What is the first thing many people do when they decide to lose weight? They hit the gym. They sign up for fitness classes. They go to the mall to purchase new workout clothes to raise their spirits as they get ready to start exercising. As crucial as it is to exercise, do not make the mistake of believing it is more important than healthy eating. Your diet deserves just as much attention, if not more.
When it comes to weight loss, your diet comes first. It is impossible to lose weight if you are consuming more calories than you are expending. Many people know this, but it also causes people to believe they need to start expending more calories through exercise. While the intentions are good, it would be prudent to decrease their caloric consumption first. Exercise, while certainly helpful, is secondary.
In truth, it is entirely possible to lose weight without doing a significant amount of physical activity. You could technically succeed with your weight loss goals while remaining sedentary. You would just have to consume less energy than your body expends to fuel its functions. Do not forget the various complex systems in the body rely on energy for its processes as well. How else would it be possible to lose weight on a 2,000-calorie diet? There is no practical method of burning anything close to that amount of calories through exercise alone.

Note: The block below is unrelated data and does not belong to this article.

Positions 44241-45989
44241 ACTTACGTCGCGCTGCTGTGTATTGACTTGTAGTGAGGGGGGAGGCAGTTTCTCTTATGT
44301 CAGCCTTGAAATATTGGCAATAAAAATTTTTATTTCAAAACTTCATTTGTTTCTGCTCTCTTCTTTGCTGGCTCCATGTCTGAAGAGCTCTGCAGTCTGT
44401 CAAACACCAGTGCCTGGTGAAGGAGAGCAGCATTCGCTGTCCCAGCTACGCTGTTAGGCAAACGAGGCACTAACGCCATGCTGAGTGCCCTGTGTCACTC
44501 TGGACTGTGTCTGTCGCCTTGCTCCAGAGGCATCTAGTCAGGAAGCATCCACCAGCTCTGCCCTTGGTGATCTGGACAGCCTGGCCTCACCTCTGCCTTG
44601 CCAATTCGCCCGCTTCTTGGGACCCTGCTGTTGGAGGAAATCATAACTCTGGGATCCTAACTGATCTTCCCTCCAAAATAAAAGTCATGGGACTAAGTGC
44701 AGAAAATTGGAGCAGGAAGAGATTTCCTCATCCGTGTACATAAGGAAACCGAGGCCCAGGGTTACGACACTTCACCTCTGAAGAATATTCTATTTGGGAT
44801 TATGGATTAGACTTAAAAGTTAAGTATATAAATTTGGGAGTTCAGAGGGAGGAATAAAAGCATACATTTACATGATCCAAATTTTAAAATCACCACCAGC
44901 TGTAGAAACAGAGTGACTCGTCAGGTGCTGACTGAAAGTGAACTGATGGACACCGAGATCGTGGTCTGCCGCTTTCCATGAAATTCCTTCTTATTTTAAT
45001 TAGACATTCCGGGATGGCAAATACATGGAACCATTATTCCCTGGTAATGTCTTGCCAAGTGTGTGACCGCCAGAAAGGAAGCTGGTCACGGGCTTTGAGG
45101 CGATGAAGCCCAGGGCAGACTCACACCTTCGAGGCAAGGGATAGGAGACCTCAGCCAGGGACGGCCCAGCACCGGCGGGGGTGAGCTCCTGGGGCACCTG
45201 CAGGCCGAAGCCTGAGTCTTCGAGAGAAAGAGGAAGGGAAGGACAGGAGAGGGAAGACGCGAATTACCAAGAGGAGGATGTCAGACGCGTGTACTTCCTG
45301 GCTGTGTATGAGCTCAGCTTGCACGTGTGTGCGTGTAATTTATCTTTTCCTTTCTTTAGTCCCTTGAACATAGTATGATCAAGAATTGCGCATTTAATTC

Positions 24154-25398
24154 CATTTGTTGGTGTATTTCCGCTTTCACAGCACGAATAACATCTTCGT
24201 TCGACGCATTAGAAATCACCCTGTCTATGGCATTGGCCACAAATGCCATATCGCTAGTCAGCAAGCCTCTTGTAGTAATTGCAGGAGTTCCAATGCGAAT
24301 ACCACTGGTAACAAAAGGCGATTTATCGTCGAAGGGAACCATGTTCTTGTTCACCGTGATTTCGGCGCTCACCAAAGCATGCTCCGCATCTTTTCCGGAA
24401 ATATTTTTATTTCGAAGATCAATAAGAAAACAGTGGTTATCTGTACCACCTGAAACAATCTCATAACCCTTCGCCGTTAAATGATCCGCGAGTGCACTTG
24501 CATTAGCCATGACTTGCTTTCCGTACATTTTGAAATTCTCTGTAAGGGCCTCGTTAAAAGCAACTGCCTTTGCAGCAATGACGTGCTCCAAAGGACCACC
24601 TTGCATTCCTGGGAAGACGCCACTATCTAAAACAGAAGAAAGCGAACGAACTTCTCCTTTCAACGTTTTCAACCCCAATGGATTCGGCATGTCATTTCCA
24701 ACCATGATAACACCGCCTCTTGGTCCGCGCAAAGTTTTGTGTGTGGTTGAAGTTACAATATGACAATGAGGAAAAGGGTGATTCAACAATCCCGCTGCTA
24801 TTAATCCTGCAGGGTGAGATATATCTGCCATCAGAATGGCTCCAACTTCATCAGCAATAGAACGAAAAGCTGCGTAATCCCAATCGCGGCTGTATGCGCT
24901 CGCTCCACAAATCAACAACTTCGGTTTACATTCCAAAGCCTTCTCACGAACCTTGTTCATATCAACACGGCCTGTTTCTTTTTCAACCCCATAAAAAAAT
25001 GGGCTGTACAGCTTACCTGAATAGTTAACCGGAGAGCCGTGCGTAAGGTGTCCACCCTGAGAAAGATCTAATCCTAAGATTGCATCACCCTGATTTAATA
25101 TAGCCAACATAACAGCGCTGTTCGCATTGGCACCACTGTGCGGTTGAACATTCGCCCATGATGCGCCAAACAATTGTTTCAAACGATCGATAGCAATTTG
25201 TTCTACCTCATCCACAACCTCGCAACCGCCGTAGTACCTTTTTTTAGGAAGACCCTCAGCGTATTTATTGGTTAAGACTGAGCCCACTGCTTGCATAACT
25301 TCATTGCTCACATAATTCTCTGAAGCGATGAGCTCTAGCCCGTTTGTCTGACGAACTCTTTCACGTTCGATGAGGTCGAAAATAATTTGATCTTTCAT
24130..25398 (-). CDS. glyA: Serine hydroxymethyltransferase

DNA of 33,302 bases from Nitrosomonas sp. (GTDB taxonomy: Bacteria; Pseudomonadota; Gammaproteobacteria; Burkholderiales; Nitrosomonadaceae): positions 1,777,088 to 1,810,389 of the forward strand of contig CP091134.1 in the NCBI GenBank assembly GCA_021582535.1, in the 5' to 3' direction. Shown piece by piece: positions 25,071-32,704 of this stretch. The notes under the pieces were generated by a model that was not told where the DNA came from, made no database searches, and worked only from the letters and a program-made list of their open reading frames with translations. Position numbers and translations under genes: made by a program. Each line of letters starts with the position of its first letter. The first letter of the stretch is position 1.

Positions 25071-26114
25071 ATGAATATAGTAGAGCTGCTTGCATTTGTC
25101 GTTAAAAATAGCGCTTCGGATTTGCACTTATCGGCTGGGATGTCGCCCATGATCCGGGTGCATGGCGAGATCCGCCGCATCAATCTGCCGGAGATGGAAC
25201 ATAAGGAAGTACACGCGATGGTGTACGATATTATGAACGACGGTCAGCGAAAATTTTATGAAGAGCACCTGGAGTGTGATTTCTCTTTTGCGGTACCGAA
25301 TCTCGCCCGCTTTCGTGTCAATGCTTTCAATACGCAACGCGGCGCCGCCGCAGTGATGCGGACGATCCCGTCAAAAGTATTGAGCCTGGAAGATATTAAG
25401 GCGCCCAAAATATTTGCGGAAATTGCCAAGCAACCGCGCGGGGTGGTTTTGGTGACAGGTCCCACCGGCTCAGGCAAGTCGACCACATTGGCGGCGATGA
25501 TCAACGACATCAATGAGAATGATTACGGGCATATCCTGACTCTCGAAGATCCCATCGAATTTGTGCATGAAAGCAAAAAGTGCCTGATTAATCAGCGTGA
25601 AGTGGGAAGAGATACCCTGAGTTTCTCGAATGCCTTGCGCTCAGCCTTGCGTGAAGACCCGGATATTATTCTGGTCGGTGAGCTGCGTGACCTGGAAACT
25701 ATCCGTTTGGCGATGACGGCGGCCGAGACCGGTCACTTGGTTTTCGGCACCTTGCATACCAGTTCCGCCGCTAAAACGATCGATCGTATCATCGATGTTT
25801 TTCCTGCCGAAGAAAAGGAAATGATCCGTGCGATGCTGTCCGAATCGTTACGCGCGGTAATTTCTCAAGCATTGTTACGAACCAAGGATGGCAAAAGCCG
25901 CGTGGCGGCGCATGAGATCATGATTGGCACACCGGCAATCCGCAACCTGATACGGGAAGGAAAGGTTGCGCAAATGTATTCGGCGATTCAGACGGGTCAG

On that note, let us consider how many calories the average person burns through physical activity…
walking for 30 minutes at a moderate pace: 140 calories.
jogging for 30 minutes at a brisk pace: 230 calories.
cycling for 30 minutes (15 km/h): 170 calories.
weight training for 40 minutes: 130 calories.
stretching for 20 minutes: 60 calories.
Of course, these are approximate values. As you can see, strenuous exercise in the form of running does not burn too many calories. Eat a muffin, and you will be consuming more calories than you would burn by walking for an hour.
Many people do not realize it is much more efficient to decrease their caloric intake than it is to try to compensate with more exercise. By eating less, you can create a caloric deficit that does not depend on you burning calories through exercise to make progress.
Exercise can further your progress when your diet is under control. It is unreasonable to expect exercise to do all of the work for you. With that said, exercising is essential for other reasons. So don’t mistakenly believe you should be working out just for weight loss.
Although managing your disease can be very challenging, Type 2 diabetes is not a condition you must just live with. You can make simple changes to your daily routine and lower both your weight and your blood sugar levels. Hang in there, the longer you do it, the easier it gets.